Taming erratic cellular latency with "extreme asynchronous" IoT firmware design

October 28, 2016

Matthew.Eshleman-October 28, 2016

Many Internet of Things (IoT) devices incorporate cellular modules to enable the device’s Internet access. Incorporating a self-contained cellular module into an IoT device’s design has many advantages, yet the complexity and associated communication delays of the cellular network remain. If this inherent complexity is not properly addressed by the device’s microcontroller firmware, then the end user may be exposed to erratic behavior induced by cellular network latency. Even if the device does not require user interactions, ignoring the impact of the cellular network may induce timing jitter in recorded sensor readings with the potential of invalidating the usefulness of the data. To fully solve these challenges, we must embrace “Extreme Asynchronous” event-driven firmware design. This article was inspired by legacy code improvement projects where the author was requested to improve IoT devices exhibiting faults induced by firmware exposed to the delays inherit in the cellular system.

The hardware
IoT devices incorporating a cellular module often follow a design pattern as shown in Figure 1.


Figure 1: Generic IoT Device Hardware Diagram

The focus of this article is the UART interface between the microcontroller, acting as the Data Terminal Equipment (DTE) and the cellular module as the Data Communications Equipment (DCE). This serial interface is often controlled via “AT” style commands, a long lived legacy from Hayes modems and the 1980s. In the context of a cellular modem, some AT commands may incur substantial delays in delivering a response. These delays are often the root of erratic behavior in an IoT device.

The cellular network
There is no doubt that the modern cellular network is an amazing engineering and digital communications achievement. However, to better understand the core issue discussed in this article, a brief examination of some of the challenges involved with the cellular network is required. A device using the cell network for data communications must contend with:

  • Device Registration

    • The device must be registered with the appropriate carrier. When activating, the device must contact the assigned carrier endpoint to join the network and receive an IP address.

    • Joining the network and receiving an IP address may take substantial time.

  • Location and Movement

    • Whether the device is designed to be mobile or is installed in a fixed location, there is no guarantee that the location enjoys a solid data connection.

    • A fixed location device may still be exposed to variations in cellular performance as objects in the vicinity move, trees grow, or buildings are erected.

    • Variations in cell signal quality will cause variations in response times.

  • Connection quality

    • As other cellular devices traverse the area, the device may be exposed to varying levels of data connection quality as the active cell tower adjusts for varying loads.

    • Changes in data rates or quality also impact response times.

The challenges listed above are just a few of the core issues faced by IoT firmware designers making use of a cellular network.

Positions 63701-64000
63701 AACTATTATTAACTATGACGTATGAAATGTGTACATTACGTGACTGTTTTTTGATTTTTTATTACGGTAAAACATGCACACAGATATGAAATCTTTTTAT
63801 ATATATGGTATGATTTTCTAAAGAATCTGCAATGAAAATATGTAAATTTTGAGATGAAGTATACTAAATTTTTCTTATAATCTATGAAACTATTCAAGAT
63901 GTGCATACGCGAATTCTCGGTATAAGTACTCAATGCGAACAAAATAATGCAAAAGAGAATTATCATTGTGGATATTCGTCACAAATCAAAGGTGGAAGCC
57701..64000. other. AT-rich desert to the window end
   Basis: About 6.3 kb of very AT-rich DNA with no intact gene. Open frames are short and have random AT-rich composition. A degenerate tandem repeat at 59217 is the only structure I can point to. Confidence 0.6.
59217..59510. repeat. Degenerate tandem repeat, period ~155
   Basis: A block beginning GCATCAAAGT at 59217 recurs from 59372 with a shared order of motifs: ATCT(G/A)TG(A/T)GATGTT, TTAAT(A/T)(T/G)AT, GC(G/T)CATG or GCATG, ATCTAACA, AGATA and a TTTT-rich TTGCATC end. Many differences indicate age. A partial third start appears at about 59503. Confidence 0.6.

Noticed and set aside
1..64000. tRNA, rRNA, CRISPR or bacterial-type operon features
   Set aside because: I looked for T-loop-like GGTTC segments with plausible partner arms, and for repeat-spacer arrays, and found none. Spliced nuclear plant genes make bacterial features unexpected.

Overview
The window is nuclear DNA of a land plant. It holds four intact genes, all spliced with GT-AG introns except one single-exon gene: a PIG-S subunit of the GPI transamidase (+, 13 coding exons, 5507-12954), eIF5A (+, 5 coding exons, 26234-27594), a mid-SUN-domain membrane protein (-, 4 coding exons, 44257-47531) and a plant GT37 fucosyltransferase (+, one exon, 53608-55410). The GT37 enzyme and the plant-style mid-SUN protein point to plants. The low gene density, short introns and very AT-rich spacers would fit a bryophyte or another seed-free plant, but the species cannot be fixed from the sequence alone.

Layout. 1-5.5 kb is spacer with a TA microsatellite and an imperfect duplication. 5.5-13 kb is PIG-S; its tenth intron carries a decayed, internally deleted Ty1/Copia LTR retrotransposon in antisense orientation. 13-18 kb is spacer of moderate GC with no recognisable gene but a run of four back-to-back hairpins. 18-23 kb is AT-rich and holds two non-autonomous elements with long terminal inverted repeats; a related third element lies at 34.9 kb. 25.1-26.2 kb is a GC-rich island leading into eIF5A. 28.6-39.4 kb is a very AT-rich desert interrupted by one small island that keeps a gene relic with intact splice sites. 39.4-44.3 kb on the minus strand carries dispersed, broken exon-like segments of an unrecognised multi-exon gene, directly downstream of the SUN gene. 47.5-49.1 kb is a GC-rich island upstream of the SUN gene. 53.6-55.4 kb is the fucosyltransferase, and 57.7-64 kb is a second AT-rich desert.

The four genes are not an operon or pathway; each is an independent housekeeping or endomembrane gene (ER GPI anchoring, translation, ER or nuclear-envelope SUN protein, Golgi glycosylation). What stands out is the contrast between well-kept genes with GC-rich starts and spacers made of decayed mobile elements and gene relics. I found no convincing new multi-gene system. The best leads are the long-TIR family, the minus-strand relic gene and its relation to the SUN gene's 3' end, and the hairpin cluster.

The cellular modems
There are many suppliers of embedded cellular modules with each providing various command interfaces allowing an external microcontroller or other device to control the modem. A common messaging and control interface is the “AT Commands” interface often delivered via a standard UART serial port or other serial data connection.

Most cellular modules adhere to the industry specification 3GPP 27.007 [3] which provides for a common “AT command set for User Equipment (UE).” This specification provides a base set of common AT commands and behavior among compliant cellular modules. Additionally, all cellular modules implement manufacturer specific proprietary commands to support their specific value-added features such as module assisted HTTP queries, FTP transfers, TLS support, and other commands as deemed necessary by the manufacturer and their target market.

It is fundamental to the design challenges called out in this article to emphasize that the AT interface is designed as a command-response style interface. The host controller (DTE) issues an AT command to the module and then waits for a response. No other commands are allowed until the cellular module responds. This restriction is verified with the following excerpt from [2]:

“The chain Command -> Response shall always be respected and a new command must not be issued before the module has terminated all the sending of its response result code.” – [2] Section 3.2.5 – Command Issuing Timing

This is not specific to the quoted manufacturer it is a core behavior among all cellular module AT command interfaces. Given that the DTE must wait for a response, how long might that wait be? Various datasheets again point us to an answer as shown in Table 1 where a small sample of commands and their specified max response delays are listed.

Table 1: Sampling of AT Commands and Possible Response Delays

Source

Command

Description

Estimated Maximum Response Time
(seconds)

[2] – Section 3.2.2

+COPS

Operator Selection

30

[2] – Section 3.2.2

+CGACT

Context Activation

150

[1] – Section B.4

+UPSDA

Context Activation

150

[1] – Section B.4

+USOCO

Connect Socket

20

Yes, some of the commands in the above table may take minutes to respond. Not microseconds. Not milliseconds. Not seconds. Minutes. IoT system and firmware designers must not ignore this information in their module’s datasheet. The author personally investigated a report involving legacy code where the device failed to respond to user interactions for over 2 minutes. This is the core reason for this article.

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